Turkey: the star of the Thanksgiving show!

8:21 AM, Nov 23, 2012   |    comments
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NEW SHARON, Maine (NEWS CENTER) -- All week we've been showing you where some of the stars of Thanksgiving dinner come from. But let's be serious - the turkey is the main attraction!

When you ask Bob Neal how a newspaper reporter turns into a turkey farmer, the answer is complicated.

"Lord if I knew and I could go back 27 years and change course, I might," Neal explains.

But after only a few moments on The Turkey Farm in New Sharon, it's quick to see why he's kept at it for so long.

"I kind of like these guys," Neal said. "I don't want to get into the psychology of that, because I don't understand it, and I probably don't want to."

These turkeys are living the good life.  "When a hen hatches a clutch in the wild, a wild turkey, she'll hatch about a dozen.  One of them will live old enough to reproduce. Their average age is less than two months.  These guys were hatched on May the 5th."

On average, they're living twice as long as they'd be able to in the wild, are protected from coyotes, and aren't force fed; they eat and drink water by free choice.  Like humans, there's a pecking order that's very noticeable to Neal.  They're very much of a herd animal, too.

"The ones you see that are all red, those are the males, and they're prancing," Neal said. "They're displaying for the benefit of the females.  They, like human males, try to give the impression that they're in charge, but we all know better."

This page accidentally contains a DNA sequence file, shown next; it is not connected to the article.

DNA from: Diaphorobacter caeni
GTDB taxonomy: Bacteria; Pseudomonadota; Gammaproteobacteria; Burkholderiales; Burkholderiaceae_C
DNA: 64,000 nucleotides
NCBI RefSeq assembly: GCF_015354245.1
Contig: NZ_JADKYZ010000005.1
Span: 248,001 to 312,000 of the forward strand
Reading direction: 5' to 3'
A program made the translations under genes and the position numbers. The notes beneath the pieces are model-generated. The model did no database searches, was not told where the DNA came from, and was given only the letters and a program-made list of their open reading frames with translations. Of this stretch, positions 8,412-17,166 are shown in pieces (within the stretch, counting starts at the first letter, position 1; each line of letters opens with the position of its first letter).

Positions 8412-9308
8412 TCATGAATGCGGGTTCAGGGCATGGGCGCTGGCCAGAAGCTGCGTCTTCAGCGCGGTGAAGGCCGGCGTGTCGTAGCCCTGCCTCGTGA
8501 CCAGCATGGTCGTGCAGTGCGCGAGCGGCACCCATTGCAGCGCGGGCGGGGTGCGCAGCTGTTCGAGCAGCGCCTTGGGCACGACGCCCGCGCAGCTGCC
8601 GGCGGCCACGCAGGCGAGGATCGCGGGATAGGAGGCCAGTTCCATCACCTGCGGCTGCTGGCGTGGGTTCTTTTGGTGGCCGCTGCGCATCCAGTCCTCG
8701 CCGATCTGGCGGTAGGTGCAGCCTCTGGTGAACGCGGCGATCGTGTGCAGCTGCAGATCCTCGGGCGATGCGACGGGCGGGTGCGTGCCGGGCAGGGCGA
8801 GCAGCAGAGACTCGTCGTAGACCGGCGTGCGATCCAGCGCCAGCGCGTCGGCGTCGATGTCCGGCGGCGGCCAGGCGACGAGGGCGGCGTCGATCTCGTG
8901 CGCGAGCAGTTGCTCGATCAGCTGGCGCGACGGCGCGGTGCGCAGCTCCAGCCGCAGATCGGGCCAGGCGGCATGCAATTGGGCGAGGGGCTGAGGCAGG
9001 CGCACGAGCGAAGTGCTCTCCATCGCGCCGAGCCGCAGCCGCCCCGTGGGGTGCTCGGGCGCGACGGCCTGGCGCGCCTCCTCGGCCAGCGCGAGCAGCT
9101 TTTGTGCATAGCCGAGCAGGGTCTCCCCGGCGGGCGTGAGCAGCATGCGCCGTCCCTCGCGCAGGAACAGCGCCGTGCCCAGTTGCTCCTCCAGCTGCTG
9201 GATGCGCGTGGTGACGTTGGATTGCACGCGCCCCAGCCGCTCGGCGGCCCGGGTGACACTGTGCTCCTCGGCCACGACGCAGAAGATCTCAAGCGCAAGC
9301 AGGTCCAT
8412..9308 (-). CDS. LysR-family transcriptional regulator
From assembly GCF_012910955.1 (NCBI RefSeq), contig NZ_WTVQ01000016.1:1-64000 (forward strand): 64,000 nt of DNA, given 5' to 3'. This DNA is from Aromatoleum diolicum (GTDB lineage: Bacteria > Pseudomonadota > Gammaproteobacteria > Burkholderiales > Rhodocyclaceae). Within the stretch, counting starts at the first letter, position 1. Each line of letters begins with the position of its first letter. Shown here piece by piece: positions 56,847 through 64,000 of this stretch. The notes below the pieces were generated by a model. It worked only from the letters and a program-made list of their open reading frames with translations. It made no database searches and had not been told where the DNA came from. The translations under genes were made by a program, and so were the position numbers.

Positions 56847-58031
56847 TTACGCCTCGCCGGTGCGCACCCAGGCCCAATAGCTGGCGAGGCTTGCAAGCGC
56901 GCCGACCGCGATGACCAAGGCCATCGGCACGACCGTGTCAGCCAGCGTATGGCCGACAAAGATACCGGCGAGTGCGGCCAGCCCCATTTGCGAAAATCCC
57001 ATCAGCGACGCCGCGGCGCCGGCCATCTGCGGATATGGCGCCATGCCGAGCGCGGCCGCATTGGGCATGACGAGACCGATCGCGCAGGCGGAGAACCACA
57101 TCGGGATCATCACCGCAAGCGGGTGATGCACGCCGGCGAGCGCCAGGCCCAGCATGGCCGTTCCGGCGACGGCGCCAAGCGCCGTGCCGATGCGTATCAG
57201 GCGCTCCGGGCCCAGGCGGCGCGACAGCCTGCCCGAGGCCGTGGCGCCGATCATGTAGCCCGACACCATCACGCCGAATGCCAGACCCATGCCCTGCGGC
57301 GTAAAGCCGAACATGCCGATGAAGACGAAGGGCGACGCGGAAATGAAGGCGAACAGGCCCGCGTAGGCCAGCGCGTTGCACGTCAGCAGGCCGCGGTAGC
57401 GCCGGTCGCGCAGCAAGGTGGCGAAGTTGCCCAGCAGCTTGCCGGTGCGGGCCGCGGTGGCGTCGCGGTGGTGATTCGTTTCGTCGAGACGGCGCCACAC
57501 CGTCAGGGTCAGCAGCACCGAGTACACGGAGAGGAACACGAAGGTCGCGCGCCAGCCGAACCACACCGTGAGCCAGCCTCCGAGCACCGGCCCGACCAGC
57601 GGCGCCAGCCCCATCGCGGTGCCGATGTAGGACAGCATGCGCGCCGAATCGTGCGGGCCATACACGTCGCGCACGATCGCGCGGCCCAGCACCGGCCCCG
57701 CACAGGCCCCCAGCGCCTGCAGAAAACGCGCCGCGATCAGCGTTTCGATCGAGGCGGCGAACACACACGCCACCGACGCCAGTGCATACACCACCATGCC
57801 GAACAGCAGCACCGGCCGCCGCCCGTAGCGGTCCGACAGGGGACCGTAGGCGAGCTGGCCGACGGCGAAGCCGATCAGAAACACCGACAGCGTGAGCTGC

And we all know the inevitable.

"I'm wondering if they're understanding the questions you're asking."

Neal is sold out of turkeys, and is preparing to send out 1,000 birds this Thanksgiving, slaughtering 275 birds each day leading up to the holiday. 

Business has been unexplainably good.  When Neal raises the price, the demand increases, the total opposite of what we learn in Econ 101.  But he's certainly not complaining.

Turkey Sausage Quesadilla - Serves 4 to 6


1 lb. spicy Turkey sausage or chorizo (loose pack)

12 corn tortillas

1 head loose leaf lettuce, shredded

1/2 can refried beans

1/4-1/2 lb. Monterey Jack cheese, grated

2 Tbsp olive oil


In a skillet over medium-high heat, saute the sausage or chorizo until cooked, about 5-7 minutes.  Reserve the sausage.  Heat the refried beans in a sauce pan. 

Heat the olive oil in a large skillet over high heat.  Cook the tortillas, one at a time, in the hot oil until stiff.

Onto each tortilla, spread beans, then sausage or chorizo, then the lettuce and cheese.  Top with slices of avocado if you desire.

(Variation: Make a guacamole with the avocado and spread it atop the sausage.)


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